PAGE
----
For Elders With Dementia,
By NPR Staff
April 18, 2012
Credit: Michael Rossato-Bennett
an elderly Alzheimer's patient in an American nursing
home, recently became a viral star. In a short video
that has been viewed millions of times online, he
starts out slumped over and unresponsive — but
undergoes a remarkable transformation as he listens to
music on a pair of headphones.
The clip is part of a documentary called Alive Inside,
which follows social worker Dan Cohen as he creates
personalized iPod playlists for people in elder care
facilities, hoping to reconnect them with the music
they love. Cohen tells NPR's Melissa Block that the
video of Henry is a great example of the link between
music and memory.
"He is able to actually answer questions and speak
about his youth, and this is sort of the magic of
music that's familiar for those with dementia," Cohen
says. "Even though Alzheimer's and various forms of
dementia will ravage many parts of the brain,
long-term memory of music from when one was young
remains very often. So if you tap that, you really get
that kind of awakening response. It's pretty exciting
Cohen says his goal is to make access to personalized
music the standard of care at nursing facilities. An
early concern, he says, was that headphones might
isolate the patients even further. But when he first
implemented the project on a large scale in 2008,
putting 200 iPods in four facilities around New York,
he got the opposite result: a flood of stories from
the staff about increased socialization.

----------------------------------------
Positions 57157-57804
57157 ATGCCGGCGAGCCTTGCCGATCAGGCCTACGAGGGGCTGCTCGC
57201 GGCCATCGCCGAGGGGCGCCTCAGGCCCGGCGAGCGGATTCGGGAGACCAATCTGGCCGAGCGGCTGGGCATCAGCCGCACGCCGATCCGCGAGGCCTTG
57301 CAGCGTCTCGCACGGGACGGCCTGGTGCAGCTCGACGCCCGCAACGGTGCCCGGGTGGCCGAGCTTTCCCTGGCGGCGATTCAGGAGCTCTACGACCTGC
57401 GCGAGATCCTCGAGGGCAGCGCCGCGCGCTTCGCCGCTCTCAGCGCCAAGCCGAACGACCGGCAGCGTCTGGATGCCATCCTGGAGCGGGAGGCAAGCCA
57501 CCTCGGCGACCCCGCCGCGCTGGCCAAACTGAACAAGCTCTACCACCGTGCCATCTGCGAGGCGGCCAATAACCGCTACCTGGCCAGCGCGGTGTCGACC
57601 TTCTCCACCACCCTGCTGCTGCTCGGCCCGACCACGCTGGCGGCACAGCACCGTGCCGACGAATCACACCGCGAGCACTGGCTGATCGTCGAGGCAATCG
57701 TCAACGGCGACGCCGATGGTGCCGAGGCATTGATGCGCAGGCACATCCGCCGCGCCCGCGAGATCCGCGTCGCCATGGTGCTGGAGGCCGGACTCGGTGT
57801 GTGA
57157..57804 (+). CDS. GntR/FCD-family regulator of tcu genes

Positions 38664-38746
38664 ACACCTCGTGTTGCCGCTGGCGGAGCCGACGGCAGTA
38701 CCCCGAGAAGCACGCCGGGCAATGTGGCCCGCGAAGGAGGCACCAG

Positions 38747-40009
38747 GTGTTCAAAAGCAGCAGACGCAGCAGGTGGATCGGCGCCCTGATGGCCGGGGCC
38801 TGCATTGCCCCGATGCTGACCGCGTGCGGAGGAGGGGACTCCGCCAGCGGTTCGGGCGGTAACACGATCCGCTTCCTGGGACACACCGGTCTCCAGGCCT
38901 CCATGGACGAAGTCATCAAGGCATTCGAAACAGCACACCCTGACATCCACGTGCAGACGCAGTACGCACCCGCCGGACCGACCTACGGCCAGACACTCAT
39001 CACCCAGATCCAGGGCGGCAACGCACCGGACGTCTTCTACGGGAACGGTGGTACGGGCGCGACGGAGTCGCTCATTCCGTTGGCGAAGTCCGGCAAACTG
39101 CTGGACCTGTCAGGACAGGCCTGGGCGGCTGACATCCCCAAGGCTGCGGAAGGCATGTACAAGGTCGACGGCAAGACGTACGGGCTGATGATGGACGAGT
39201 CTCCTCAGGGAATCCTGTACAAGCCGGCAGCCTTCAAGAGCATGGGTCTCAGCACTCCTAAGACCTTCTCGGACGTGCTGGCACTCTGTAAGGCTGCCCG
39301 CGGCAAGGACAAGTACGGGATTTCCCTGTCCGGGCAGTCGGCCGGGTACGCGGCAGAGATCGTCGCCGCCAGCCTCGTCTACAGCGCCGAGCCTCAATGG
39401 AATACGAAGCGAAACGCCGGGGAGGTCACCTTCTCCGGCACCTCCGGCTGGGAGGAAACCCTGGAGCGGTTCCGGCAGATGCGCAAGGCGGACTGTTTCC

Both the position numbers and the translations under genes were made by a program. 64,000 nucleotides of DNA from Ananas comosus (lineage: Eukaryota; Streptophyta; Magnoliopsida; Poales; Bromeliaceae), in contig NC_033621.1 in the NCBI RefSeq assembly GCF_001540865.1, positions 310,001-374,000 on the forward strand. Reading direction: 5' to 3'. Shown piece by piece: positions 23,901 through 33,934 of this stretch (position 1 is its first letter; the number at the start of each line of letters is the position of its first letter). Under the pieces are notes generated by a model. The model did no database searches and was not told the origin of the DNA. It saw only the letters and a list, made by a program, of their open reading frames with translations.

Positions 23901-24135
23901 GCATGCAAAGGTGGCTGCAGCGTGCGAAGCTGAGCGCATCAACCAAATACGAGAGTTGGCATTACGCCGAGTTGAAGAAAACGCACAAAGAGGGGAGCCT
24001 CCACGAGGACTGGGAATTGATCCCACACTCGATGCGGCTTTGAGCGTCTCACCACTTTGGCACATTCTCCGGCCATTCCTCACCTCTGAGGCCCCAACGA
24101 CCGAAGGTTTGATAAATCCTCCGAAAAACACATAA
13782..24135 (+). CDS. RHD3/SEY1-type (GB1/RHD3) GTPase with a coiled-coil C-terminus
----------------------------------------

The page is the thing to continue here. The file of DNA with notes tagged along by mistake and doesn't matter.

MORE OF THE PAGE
"People wanted to share their music with others:
'Here, you've gotta listen to this,' or 'What was the
name of that song?' " Cohen says. "The music is great,
but to me, perhaps the even bigger win is people
having better and more relationships with those around
"My goal has been to find ways of bringing the cost
down to zero," he says. "Since there have been so many
generations of new digital devices that come fast and
furious, we have the old iPods — many of us in our
drawers at home — so let's bring them in. On Long
Island, there are five school districts that are
running iPod donation drives."
Cohen says that, ultimately, the project is about
helping people remember who they are.
"When you leave your home, you leave your family, you
leave your surroundings and you go into a new
environment; it's tough," he says. "So anything that
you can maintain or stay connected with that relates
to you [is helpful]. And what's more core to your
being than music?"
Dan Cohen's Tips On Music And The Elderly
Get the playlist
right. Find out the person's tastes and
create a varied mix: no more than five to seven songs
per artist. Have them weed out tracks that are so-so,
so you end up with 100 or 200 songs that all resonate.
Keep it simple.
Make sure the elder knows how to use the player, or
that someone nearby can help. Use over-ear headphones
rather than earbuds, which can fall out.
Be patient. It
can take time to reach the music memory. If the person
is responding, feel free to sing along. If someone
doesn't like the headphones, try a small speaker at
first and incorporate the headphones gradually over
Keep it special.
Don't leave the player on all the time. Nursing homes
are finding it works well during transitions: If
someone is hesitant to take a bath or eat or get
dressed, music may help move things along.
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